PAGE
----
TPS Act of 2018 Bill Summary

Policy and Advocacy Associate

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January 24, 2018

Rep. Mike Coffman (R-Colorado) introduced the TPS Act of 2018, H.R. 4750, on January 10, 2018. The bill terminates the temporary protected status (TPS) program and grants lawful permanent residency (LPR) to qualifying TPS holders. TPS is granted by the Secretary of the Department of Homeland Security to certain foreign-born individuals who cannot safely return to their home countries because of ongoing armed conflict, environmental disasters, or other extraordinary circumstances. Currently, over 300,000 foreign nationals living in the United States possess TPS status. For more information about specific countries designated for TPS, see our fact sheet here.

What would the TPS Act do?

  • Terminates the TPS program upon enactment.
  • Current TPS holders are granted a three-year extension of protection, while new enrollment in the program is prohibited.
  • After the three-year period, TPS holders can apply for LPR status if they:
    • Were TPS holders on the day before the termination of the program;
    • Applying within six months of the end of the three-year extension;
    • Meet all admissibility requirements under the Immigration and Nationality Act;
    • Pay an application fee;
    • Submit biographic and biometric data to the Department of Homeland Security; and
    • Pass a criminal and national security background check.
  • TPS holders that have applied for LPR status are protected from removal if they appear to be eligible.
  • Temporarily, 50,000 visas are proportionally deducted from family-sponsorship, employment-based, and diversity immigrant visas categories to accommodate TPS holders that adjust their status.

How many TPS eligible to apply for LPR status under the TPS Act?

  • As of August 2017, TPS re-registrations numbered approximately 325,000. This represents the number of individuals who could be eligible under the TPS Act.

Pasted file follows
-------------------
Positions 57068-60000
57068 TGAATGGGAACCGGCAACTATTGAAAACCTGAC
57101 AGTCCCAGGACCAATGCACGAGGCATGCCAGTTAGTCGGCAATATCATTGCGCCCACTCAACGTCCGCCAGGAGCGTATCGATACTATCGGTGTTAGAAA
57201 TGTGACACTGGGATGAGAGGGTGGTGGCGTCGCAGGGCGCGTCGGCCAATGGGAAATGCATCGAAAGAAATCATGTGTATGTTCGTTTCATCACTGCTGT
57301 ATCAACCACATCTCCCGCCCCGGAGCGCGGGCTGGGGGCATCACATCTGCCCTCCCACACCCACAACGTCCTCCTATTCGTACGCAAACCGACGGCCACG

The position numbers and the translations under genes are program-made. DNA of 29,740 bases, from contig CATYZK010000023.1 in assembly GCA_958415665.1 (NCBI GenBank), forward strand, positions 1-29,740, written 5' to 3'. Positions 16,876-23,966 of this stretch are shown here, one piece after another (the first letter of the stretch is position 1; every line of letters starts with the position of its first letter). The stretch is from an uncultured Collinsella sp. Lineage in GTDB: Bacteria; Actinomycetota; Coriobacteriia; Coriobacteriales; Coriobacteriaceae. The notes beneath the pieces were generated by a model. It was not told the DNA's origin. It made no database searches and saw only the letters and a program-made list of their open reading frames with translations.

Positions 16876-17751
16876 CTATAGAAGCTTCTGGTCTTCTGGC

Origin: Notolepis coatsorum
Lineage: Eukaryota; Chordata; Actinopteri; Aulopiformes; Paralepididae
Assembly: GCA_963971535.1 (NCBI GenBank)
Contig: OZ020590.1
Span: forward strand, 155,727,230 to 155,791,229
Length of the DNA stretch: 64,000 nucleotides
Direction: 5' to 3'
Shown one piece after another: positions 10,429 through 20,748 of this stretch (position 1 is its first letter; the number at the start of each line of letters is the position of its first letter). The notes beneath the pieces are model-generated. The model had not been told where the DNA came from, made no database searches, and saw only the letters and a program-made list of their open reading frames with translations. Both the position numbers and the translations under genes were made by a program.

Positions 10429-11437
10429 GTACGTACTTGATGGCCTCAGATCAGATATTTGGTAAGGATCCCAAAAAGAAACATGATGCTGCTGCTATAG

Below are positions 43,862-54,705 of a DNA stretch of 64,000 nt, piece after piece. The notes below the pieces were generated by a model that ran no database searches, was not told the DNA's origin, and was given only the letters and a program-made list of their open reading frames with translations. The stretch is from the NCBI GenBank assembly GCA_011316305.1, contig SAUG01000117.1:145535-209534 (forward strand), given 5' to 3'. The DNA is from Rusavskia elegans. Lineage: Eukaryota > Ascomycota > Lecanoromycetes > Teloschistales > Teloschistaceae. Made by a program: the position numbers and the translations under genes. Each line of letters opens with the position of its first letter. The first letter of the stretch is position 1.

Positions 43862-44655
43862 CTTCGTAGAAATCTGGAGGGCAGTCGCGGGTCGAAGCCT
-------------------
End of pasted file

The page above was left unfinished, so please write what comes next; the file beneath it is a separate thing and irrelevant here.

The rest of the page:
TPS Holders Are Valuable Contributors to the United States:

  • TPS holders participate in our economy. TPS holders from El Salvador, Honduras, and Haiti contribute a combined $4.5 billion in pre-tax wages or salary income annually to U.S. gross domestic product and $6.9 billion to Social Security and Medicare over a decade.
  • TPS holders have high rates of labor force participation. 88.5 percent of TPS holders from El Salvador and Honduras are working. Male TPS holders work in the following sectors or occupations: construction and painting (23 percent), driving/deliveries (13.7 percent), cleaning buildings or houses (7.3 percent), gardening (5.4 percent), cooking (3.9 percent), or store clerk (2.5) percent. Female TPS holders work in these sectors or occupations: cleaning buildings or houses (27.9 percent), childcare (6.6 percent), cooking (5.2 percent), clothing manufacturing (4 percent) or store clerk (3.8 percent).
  • TPS holders have established lives throughout the U.S. 30 percent of households with a Haitian, Honduran, or Salvadoran TPS holder have mortgage. The six states with the largest populations of TPS holders from these three countries are California (55,000), Texas (45,000), Florida (45,000), New York (26,000), Virginia (24,000), and Maryland (23,000).
  • TPS holders come from a diverse set of places. In addition to the nearly 300,000 TPS holders from El Salvador, Haiti, and Honduras, current TPS holders also come from Nepal (8,950), Nicaragua (2,550), Somalia (250), South Sudan (70), Sudan (1,040), Syria (5,800), and Yemen (1,000).